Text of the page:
It is important to note that in Asia South Korea and now China are currently moving strongly from the Blue value of Hard Work through to the Orange value of Wealth Creation. It is however, also important to note how long it took Europe to move from Tribal Purple to Green Self Achievement. This time frame depends on a number of factors including education quality and levels of technology available in the society.
Values and How They Influence Societies
Dr. Don Beck in his seminal work on values clearly illustrates the different values profiles for different societies. In the graphic below he illustrates how some societies are unable to achieve a shared strategic vision from all their citizens due to differing values (see below). This is a process in the global journey of development.
The global picture in terms of the values mix in various countries is shown above. It also indicates the types of economic and political systems best suited to the various values systems in each values set and clearly illustrate the various models required.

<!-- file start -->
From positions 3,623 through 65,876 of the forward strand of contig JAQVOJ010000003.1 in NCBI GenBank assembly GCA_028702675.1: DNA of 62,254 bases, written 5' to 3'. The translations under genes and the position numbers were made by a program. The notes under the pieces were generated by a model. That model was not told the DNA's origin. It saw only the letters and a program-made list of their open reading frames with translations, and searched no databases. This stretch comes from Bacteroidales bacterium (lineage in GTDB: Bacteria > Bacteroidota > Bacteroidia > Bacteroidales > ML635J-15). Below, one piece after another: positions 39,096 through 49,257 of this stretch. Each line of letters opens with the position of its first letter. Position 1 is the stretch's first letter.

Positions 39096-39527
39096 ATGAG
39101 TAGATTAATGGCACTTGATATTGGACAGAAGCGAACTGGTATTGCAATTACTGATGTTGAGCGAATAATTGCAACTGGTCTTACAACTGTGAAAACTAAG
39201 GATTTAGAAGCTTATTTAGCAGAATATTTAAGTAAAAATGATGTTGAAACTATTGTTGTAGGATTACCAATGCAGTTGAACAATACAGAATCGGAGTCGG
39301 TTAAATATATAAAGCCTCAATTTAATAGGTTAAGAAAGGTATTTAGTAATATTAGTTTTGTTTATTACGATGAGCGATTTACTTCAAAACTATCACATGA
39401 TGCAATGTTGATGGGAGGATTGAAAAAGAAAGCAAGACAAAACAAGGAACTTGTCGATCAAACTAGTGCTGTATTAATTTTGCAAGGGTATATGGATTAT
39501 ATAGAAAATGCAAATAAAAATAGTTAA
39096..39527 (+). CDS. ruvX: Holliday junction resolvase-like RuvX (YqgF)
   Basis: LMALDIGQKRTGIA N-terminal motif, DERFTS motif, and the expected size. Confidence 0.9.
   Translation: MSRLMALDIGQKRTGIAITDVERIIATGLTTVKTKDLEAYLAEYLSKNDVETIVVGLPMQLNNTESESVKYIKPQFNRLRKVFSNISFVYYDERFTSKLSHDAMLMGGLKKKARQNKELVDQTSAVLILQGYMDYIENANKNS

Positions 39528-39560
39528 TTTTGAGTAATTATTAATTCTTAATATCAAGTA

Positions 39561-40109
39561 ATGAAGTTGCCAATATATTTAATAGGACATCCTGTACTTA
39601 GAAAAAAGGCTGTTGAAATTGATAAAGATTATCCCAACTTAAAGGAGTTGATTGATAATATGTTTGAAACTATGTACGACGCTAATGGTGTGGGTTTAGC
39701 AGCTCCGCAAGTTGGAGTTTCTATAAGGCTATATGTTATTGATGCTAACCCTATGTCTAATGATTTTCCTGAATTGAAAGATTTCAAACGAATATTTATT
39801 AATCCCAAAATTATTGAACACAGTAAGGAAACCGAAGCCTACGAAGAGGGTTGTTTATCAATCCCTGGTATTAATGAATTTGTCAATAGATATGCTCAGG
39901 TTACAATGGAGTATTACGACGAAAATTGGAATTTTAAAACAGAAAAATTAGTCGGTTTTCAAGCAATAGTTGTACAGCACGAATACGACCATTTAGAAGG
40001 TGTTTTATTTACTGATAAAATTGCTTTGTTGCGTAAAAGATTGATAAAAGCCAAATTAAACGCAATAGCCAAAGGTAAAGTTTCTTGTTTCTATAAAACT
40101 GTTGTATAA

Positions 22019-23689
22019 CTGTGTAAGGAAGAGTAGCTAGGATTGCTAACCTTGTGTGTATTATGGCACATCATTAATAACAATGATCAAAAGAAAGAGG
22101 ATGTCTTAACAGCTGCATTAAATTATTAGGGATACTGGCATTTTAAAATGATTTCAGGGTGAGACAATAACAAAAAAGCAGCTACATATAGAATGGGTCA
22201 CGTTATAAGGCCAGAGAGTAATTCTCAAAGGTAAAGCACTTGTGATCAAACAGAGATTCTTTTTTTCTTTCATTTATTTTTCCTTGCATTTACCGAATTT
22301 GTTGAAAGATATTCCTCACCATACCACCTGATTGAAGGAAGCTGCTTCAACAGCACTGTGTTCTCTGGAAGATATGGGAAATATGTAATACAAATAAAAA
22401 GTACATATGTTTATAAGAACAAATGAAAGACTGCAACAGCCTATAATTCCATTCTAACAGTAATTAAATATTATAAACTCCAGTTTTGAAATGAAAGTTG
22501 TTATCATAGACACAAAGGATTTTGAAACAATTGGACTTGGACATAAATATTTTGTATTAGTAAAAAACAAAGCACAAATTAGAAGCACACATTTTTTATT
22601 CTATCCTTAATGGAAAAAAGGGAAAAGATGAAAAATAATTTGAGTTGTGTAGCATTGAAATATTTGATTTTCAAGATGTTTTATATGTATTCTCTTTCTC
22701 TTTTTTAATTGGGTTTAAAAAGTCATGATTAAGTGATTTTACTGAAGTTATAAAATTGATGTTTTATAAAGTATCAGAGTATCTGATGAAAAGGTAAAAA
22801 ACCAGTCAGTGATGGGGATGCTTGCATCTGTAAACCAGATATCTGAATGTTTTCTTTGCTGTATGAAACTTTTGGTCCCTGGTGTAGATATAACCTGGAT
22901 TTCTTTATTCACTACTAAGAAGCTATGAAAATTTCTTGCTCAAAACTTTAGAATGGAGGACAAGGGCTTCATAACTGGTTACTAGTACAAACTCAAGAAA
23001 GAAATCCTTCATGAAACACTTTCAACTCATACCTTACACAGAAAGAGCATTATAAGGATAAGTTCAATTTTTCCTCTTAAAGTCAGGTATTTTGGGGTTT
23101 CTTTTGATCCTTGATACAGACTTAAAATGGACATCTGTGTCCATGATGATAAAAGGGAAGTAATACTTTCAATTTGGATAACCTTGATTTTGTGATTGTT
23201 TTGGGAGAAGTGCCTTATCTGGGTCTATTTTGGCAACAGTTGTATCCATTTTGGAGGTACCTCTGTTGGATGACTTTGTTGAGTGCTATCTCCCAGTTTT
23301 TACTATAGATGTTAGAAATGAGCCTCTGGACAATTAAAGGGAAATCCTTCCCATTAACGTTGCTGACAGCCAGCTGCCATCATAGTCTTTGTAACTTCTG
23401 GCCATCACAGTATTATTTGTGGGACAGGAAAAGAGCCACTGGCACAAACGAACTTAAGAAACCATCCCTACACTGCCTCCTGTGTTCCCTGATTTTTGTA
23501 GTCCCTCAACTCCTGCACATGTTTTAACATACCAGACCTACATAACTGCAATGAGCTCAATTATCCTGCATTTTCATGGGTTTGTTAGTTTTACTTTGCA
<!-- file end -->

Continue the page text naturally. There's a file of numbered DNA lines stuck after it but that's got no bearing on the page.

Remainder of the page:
South Africa is a particularly interesting case as it displays a major profile of over 65% of the population being similar to Sub – Saharan Africa with a smaller bulge being closer to the United States and Europe. In a case such as this it requires a careful “dual approach” to issues of developing the economy as a whole. This also applies to other emerging economies in the G20 such as Brazil, China and India.
However, the key question is how is South Africa going to politically manage the widely differing values experienced on the ground between its emerging 2nd World citizens and the rapidly growing “black middle class” who now form part of the formal 1st World economy and are becoming a clear majority in this area?
Where to South Africa?
In considering all the above factors it is important to realize that the radical elements to both the left and right of the political spectrum do not reflect the broad views of the South African population as a whole. The vast majority are looking for a better life for themselves, their families and communities.
At the same time the rhetoric and calls to hate speech and physical action are similar from both sides of the spectrum. Fortunately, these actions are not widely supported by the vast majority of the South African population. In the values graphic shown below Graham Linscott in his bookUhuru & Renaissance (October, 2001), indicates the values shift since the 1800’s and the era of King Shaka of the Zulu Nation.